On Sunday, Meta's ad-delivery system experienced a bug, leading to overspending on more than a few Facebook advertisers' accounts. Some ad buyers reported major issues surrounding advertising performance metrics, such as CPMs skyrocketing from 200% to 500% compared to the previous day.
Yoni Levy, who handles marketing solutions at Meta, promptly addressed the issues in a tweet that read: “Seeing everyone's messages. Escalations sent. Product & engineering teams are on it. We take these matters seriously.”
The overspending reached up to tens of thousands of dollars for some smaller brands, and hundreds of thousands for some larger ones, with few clicks in return.
At 7:40 PM EDT Meta updated its Ads Delivery status as “Resolved,” noting that it had recovered from the earlier outage and services had been restored.
However, some brand and agency advertisers -- including some that spend tens of millions of dollars on Facebook annually -- told AdExchanger they had heard little to nothing from Meta as of Monday afternoon.
Meta account service executives reportedly have shared some emails with select agency CEOs, which imply that advertisers should expect partial refunds.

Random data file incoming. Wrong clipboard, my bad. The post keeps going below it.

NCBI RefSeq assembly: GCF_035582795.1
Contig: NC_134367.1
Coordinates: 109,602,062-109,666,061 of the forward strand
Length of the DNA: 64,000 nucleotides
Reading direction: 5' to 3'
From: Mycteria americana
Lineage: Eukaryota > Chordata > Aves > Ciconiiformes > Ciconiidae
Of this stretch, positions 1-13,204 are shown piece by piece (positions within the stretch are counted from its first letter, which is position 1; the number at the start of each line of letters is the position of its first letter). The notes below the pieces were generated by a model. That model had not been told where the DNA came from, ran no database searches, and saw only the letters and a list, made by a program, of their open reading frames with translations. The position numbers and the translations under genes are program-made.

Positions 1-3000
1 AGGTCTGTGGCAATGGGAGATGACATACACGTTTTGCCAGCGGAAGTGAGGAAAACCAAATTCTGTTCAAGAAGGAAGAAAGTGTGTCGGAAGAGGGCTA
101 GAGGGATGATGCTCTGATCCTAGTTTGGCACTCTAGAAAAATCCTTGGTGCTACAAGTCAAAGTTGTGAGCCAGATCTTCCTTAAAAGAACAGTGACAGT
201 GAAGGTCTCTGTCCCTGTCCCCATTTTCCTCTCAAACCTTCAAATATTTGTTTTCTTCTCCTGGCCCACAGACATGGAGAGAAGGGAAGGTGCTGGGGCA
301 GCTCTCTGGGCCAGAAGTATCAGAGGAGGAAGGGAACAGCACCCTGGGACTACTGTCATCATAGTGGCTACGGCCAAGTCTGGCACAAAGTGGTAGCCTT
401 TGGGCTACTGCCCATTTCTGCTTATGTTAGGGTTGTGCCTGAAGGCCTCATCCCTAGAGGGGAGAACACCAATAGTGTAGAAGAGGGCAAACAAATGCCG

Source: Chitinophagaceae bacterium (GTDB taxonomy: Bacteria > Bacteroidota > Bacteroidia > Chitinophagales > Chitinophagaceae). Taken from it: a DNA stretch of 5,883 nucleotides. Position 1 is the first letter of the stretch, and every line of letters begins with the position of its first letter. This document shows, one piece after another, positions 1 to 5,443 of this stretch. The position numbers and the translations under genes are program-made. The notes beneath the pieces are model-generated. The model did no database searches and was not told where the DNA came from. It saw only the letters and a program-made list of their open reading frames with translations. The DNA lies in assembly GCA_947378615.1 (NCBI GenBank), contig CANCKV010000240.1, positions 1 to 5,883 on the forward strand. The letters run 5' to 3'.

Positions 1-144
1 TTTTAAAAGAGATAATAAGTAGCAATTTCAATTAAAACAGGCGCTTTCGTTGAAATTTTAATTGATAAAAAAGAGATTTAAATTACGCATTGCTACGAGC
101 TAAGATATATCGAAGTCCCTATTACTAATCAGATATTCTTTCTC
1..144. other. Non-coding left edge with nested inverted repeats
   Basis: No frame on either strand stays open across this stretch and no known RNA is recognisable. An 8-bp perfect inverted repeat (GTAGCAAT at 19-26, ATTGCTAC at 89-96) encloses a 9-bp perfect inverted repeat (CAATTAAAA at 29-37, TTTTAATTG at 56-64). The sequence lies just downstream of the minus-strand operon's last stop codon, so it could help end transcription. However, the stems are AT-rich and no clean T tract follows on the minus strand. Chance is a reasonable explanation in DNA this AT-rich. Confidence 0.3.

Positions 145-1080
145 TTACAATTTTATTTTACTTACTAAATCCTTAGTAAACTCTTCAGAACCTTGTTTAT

“It appears that Meta will identify a time frame when the overspending error occurred and refund overspent dollars during that span,” notes AdExchanger. “But impressions that were legitimately served and were within the daily cost caps are unlikely to be refunded… even if those impressions are disputed by the brand and can be shown to have contributed little to the campaign ROI metrics.”
“It's a significant error for the platform. Which has been working to improve trust in, and reliance on its ad products in the wake of Apple's iOS14 update,” Andrew Hutchinson at Social Media Today pointed out. “With many users opting out of data tracking, Meta has had to realign its ad delivery process around machine learning, and improved detection of the best audience for each campaign.”
Meta says it will communicate with impacted ad account managers directly in the coming days.